Whenever you read about a West Side or South Side neighborhood in Chicago’s mainstream media you need to double-check the reference. Reporters visit these areas infrequently, and are often clueless as to their whereabouts.
About a month ago, for example, the Chicago News Cooperative (the New York Times’ local affiliate) ran a story based on the fact that 20% of Chicago’s vacant buildings can be found in only three neighborhoods: Englewood, West Englewood and Austin. CNC reporters headed for Austin and reported on a stretch of Wilcox Ave – in West Garfield Park.
Shortly after the story ran I went to West Garfield Park, which is just east of Austin. Homes along Wilcox Ave that sold in the $200s a few years back have resold recently in the $10K-$40K range. A 25 x 125 lot at 4023 W Wilcox, touted in the listing as “ready for your new construction” sold in September for $250, down from $229K in July of 2005 when it presumably had a building on it.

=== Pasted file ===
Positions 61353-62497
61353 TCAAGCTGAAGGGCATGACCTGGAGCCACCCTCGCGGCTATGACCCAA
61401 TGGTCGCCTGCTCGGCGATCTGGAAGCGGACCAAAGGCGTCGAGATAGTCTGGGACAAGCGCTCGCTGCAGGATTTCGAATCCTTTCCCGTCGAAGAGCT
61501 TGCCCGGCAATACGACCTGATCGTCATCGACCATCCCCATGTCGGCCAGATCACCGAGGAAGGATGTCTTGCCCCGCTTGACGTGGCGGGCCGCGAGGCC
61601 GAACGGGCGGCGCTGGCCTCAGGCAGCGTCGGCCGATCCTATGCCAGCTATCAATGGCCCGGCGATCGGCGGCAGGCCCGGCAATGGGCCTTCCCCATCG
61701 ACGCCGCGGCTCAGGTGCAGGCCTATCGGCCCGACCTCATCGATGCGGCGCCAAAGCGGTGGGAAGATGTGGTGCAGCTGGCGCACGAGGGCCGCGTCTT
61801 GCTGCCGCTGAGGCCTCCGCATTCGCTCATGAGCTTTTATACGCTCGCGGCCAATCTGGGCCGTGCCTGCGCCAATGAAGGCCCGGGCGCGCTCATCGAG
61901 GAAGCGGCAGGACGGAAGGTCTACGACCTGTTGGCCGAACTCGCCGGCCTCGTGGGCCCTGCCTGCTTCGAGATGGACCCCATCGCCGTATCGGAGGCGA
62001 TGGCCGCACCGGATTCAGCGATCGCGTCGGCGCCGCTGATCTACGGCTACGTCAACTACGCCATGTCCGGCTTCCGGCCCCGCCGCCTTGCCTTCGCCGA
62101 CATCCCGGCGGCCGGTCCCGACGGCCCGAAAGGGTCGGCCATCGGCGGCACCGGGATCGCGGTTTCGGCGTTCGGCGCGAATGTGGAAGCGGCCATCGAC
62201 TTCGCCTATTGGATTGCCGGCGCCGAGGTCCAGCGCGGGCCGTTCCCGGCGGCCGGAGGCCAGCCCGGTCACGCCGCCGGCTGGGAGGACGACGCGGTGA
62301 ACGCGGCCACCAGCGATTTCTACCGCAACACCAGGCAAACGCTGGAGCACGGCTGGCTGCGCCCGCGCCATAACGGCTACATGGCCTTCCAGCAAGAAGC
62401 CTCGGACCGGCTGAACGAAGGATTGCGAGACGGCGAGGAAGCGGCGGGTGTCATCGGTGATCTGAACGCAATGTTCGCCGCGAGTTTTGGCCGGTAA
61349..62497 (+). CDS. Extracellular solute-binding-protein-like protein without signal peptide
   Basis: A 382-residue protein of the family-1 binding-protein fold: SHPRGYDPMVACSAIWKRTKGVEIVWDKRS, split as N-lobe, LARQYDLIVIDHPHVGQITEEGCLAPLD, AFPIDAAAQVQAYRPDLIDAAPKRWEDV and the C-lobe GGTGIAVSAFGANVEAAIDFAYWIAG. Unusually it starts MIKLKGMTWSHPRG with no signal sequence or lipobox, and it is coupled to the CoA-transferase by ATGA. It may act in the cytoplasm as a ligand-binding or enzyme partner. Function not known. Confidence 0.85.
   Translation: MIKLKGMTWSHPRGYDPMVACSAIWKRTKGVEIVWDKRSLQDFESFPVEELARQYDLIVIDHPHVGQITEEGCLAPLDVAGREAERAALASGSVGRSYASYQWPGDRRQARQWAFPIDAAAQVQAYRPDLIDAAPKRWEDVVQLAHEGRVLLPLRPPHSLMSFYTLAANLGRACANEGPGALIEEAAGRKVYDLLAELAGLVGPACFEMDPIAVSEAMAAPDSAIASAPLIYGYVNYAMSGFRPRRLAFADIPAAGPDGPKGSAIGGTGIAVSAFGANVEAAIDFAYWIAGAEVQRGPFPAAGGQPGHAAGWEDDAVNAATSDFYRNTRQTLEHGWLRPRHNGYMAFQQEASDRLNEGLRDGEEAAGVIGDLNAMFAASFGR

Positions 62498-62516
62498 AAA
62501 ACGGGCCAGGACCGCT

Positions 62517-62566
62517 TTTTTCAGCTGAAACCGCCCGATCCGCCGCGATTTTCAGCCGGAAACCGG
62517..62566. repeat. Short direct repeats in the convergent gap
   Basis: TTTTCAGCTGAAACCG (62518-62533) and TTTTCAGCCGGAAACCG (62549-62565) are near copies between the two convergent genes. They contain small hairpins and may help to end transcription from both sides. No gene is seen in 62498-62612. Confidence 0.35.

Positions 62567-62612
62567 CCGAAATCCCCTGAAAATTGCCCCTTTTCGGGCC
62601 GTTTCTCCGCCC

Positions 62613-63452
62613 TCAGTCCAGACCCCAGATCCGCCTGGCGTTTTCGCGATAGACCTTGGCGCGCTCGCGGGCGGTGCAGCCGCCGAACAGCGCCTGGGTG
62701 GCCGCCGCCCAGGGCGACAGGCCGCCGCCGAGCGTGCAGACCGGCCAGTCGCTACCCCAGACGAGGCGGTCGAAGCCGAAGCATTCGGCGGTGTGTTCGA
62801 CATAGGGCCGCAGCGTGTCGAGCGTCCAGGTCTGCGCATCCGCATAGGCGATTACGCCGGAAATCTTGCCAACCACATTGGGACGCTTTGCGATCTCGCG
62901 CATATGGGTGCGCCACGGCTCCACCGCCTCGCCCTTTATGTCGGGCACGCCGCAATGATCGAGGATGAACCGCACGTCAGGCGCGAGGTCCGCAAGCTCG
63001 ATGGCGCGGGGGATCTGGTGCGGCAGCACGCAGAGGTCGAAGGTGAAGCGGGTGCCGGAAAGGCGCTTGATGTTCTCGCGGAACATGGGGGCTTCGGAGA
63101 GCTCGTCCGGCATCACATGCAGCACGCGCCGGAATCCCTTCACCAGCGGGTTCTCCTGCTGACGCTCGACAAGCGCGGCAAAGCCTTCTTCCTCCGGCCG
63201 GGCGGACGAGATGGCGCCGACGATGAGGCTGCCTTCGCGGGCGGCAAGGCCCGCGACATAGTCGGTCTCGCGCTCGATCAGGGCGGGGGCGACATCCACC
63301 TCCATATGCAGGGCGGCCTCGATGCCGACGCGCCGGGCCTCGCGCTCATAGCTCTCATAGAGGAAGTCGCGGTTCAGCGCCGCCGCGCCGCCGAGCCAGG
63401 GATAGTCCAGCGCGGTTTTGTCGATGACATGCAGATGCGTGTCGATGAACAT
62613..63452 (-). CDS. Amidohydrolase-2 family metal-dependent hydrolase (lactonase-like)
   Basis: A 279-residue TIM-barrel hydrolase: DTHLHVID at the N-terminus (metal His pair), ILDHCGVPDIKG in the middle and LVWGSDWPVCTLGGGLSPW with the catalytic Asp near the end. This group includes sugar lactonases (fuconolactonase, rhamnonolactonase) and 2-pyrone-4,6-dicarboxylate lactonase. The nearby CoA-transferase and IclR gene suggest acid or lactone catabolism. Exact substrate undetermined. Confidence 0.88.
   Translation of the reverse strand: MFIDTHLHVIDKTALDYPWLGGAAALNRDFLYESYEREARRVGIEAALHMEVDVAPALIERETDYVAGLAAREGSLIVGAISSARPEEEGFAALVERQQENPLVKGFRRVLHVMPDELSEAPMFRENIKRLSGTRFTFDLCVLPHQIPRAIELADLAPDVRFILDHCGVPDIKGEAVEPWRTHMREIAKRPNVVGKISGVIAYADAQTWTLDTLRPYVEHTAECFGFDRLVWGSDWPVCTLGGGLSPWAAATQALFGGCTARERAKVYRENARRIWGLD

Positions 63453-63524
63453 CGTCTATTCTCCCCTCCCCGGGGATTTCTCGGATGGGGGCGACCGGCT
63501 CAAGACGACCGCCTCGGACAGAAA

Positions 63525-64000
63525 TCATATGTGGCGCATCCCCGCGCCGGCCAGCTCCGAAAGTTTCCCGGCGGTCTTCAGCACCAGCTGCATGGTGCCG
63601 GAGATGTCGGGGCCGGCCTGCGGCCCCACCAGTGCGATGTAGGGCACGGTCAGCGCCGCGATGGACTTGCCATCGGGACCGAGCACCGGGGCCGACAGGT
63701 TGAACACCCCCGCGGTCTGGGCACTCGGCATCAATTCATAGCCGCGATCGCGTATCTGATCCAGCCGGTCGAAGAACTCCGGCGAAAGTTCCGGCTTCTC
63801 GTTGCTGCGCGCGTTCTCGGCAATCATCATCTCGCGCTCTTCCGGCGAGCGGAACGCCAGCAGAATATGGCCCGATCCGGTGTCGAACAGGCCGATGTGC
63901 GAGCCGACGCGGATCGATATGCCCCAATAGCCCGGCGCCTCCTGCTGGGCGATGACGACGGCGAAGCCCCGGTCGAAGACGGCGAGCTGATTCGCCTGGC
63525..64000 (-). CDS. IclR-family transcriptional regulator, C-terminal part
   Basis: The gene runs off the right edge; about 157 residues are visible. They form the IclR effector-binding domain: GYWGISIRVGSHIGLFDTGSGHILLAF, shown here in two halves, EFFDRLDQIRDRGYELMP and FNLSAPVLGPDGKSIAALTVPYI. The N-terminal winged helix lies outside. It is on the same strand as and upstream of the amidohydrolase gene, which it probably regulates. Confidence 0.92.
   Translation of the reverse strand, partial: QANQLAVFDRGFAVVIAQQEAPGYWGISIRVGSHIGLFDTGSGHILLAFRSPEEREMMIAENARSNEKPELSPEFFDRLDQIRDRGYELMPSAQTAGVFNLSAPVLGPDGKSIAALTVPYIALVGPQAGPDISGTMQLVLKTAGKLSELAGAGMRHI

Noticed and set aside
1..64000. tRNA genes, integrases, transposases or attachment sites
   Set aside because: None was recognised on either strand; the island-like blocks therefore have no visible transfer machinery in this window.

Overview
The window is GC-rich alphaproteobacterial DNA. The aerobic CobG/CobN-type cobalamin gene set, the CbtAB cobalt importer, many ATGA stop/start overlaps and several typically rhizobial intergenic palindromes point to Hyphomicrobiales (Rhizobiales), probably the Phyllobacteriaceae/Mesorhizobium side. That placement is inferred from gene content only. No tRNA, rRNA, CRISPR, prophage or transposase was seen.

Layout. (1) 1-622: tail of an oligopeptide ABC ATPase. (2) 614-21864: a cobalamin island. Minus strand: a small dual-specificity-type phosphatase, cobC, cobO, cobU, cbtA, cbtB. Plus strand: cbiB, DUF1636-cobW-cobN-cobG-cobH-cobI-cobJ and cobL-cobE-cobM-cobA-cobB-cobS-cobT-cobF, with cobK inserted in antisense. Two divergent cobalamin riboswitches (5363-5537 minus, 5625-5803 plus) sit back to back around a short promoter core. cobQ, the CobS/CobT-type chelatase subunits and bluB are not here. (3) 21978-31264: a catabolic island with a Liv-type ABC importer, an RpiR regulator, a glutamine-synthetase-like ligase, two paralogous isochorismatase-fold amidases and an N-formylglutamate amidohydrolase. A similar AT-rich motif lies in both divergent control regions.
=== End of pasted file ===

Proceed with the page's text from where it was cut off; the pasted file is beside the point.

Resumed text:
Here’s some of what I saw, scenes similar to those that CNC reported.
The 4300 block of Wilcox is home to some once-beautiful classic greystones, but is now punctuated by vacant, abandoned buildings.
Block clubs, once a powerful stabilizing force in the neighborhood, have been completely overwhelmed.
Signs of absent city services are pervasive.
The area’s blight is evident along major thoroughfares, including Pulaski, where there’s a strong police presence.
It was an in-service training day for Chicago teachers when I visited, so school was not in session.
Somehow I don’t think the shoes hanging outside the church at Adams and Keeler, just down the block from Goldblatt Elementary School, have the same meaning that they do in The Echoaires’ high-energy version of an old spiritual.